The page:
Overall Component This project supports continued funding for the National Xenopus Resource (NXR) located at the Marine Biological Laboratory in Woods Hole, MA and identified as one of two top priorities for the Xenopus community. The NXR was established in 2010 to serve as a national resource for researchers working with the Xenopus amphibian model system, which includes two species Xenopus laevis and Xenopus tropicalis. The NXR serves as a national repository for community-generated animal stocks as well as serving as an advanced training venue that greatly facilitates productivity for a multitude of researchers. It is a community-oriented resource center that serves all Xenopus researchers, including individuals from large research-focused universities to small liberal arts colleges. As biological research becomes ever more complex, often requiring specialized animal lines and involving diverse technologies, individual laboratory units become insufficient to meet all of the demands required for addressing significant biological problems and a centralized repository or stock center becomes essential. There are five main aims to this grant. First, the NXR will maintain current stocks of frogs as well as obtain new lines making them available to the community; this includes special inbred, wild type and mutant lines of both species. In the second aim we outline the NXR custom research services for creating transgenic and mutant animals that are offered to the research community. In the third aim we outline the resources that we have created for the Xenopus community that helps to facilitate the use of new techniques in the community. These resources benefit from the excellent MBL facilities for research, teaching and housing. This includes the development of new advanced training workshops taught by experts in each field that serve to teach and propagate specialized techniques; this includes workshops on bioinformatics, imaging, genome editing, transgenesis and husbandry. In this aim we also outline the research hotel service, which provides opportunities for researchers to come to the MBL for short-term visits and use NXR resources. The last two aims are focused on applied research.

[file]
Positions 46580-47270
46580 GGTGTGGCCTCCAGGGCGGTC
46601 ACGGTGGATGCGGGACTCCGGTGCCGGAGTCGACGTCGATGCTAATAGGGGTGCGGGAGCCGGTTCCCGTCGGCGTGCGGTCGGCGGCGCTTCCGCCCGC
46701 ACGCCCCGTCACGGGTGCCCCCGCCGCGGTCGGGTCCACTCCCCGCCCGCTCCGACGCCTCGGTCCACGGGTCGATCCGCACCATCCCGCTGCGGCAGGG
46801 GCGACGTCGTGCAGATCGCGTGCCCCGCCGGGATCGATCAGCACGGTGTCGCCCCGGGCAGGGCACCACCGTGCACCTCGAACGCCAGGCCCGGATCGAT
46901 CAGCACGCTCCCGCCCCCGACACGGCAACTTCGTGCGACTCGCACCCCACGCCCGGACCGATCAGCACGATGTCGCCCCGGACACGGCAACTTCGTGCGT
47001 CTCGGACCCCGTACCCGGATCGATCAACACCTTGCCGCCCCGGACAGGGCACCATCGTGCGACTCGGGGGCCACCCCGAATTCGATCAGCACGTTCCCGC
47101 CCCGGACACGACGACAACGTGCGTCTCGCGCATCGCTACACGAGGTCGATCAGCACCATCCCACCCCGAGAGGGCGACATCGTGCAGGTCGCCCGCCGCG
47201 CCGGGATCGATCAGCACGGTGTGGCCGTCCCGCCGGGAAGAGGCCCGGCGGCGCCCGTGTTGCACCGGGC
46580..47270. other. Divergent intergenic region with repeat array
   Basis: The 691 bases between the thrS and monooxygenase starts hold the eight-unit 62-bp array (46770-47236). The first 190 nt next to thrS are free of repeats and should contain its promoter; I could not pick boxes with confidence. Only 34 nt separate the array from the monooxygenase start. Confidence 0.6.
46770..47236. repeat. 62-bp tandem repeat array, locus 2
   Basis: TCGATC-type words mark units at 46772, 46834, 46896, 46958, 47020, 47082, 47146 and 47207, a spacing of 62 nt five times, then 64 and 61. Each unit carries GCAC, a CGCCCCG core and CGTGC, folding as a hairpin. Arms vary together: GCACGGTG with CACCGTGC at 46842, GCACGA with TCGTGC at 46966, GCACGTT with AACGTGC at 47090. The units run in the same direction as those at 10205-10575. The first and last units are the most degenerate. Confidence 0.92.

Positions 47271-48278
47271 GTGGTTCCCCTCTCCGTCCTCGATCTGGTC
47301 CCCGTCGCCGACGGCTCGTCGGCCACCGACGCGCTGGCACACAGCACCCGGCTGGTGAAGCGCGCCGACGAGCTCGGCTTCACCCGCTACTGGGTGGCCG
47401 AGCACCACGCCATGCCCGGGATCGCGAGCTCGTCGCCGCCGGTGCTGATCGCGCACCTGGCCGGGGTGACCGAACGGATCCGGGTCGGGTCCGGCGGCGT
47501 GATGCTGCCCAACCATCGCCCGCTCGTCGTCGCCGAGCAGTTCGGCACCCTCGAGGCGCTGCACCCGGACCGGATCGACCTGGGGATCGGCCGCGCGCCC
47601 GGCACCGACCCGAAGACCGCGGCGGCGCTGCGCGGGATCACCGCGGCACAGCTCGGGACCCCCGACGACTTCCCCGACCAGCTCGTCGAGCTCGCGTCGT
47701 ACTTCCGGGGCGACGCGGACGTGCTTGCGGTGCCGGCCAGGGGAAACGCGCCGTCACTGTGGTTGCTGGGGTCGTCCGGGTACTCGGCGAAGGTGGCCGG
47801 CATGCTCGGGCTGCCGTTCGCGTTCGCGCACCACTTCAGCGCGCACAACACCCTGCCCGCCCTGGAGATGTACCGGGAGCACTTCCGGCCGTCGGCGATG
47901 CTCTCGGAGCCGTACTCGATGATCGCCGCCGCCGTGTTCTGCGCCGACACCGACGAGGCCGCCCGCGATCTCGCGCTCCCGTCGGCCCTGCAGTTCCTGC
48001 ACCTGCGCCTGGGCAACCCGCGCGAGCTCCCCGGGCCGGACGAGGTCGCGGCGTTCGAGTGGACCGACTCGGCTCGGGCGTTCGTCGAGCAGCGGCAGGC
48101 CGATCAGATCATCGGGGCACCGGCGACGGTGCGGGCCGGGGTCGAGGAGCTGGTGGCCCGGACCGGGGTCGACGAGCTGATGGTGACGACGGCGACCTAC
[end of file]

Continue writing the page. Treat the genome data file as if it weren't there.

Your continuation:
In Aim 4 we describe new transgenic technology and enhancement of the new genome editing technology. In the last aim we propose to optimize sperm cryopreservation in X. laevis and develop a new health screening PCR service to test for the presence of specific pathogens.
Research using the amphibian Xenopus, because of unique advantages as an experimental system, has revealed key insights in many domains of biomedical research, including cell biology, development, neurobiology, physiology and signal transduction, achievements that are supported by having a centralized National Xenopus Resource for raising and distributing animals and disseminating the most current technology to the research community. In each of these areas research has led to significant insights about the causes of human diseases, including cancer, birth defects, diabetes and neurological disease, and provided key underpinnings for the field of regenerative medicine.
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|DeLay, Bridget D; Corkins, Mark E; Hanania, Hannah L et al. (2018) Tissue-Specific Gene Inactivation in Xenopus laevis: Knockout of lhx1 in the Kidney with CRISPR/Cas9. Genetics 208:673-686|
|Pearl, Esther; Morrow, Sean; Noble, Anna et al. (2017) An optimized method for cryogenic storage of Xenopus sperm to maximise the effectiveness of research using genetically altered frogs. Theriogenology 92:149-155|
|Ratzan, Wil; Falco, Rosalia; Salanga, Cristy et al. (2017) Generation of a Xenopus laevis F1 albino J strain by genome editing and oocyte host-transfer. Dev Biol 426:188-193|
|Savova, Virginia; Pearl, Esther J; Boke, Elvan et al. (2017) Transcriptomic insights into genetic diversity of protein-coding genes in X. laevis. Dev Biol 424:181-188|
|Webb, Bryn D; Metikala, Sanjeeva; Wheeler, Patricia G et al. (2017) Heterozygous Pathogenic Variant in DACT1 Causes an Autosomal-Dominant Syndrome with Features Overlapping Townes-Brocks Syndrome. Hum Mutat 38:373-377|
|Tandon, Panna; Conlon, Frank; Furlow, J David et al. (2017) Expanding the genetic toolkit in Xenopus: Approaches and opportunities for human disease modeling. Dev Biol 426:325-335|
|Wlizla, Marcin; Falco, Rosalia; Peshkin, Leonid et al. (2017) Luteinizing Hormone is an effective replacement for hCG to induce ovulation in Xenopus. Dev Biol 426:442-448|
|Sedzinski, Jakub; Hannezo, Edouard; Tu, Fan et al. (2016) Emergence of an Apical Epithelial Cell Surface In Vivo. Dev Cell 36:24-35|
|Vukovi?, Lidija D; Jevti?, Predrag; Zhang, Zhaojie et al. (2016) Nuclear size is sensitive to NTF2 protein levels in a manner dependent on Ran binding. J Cell Sci 129:1115-27|
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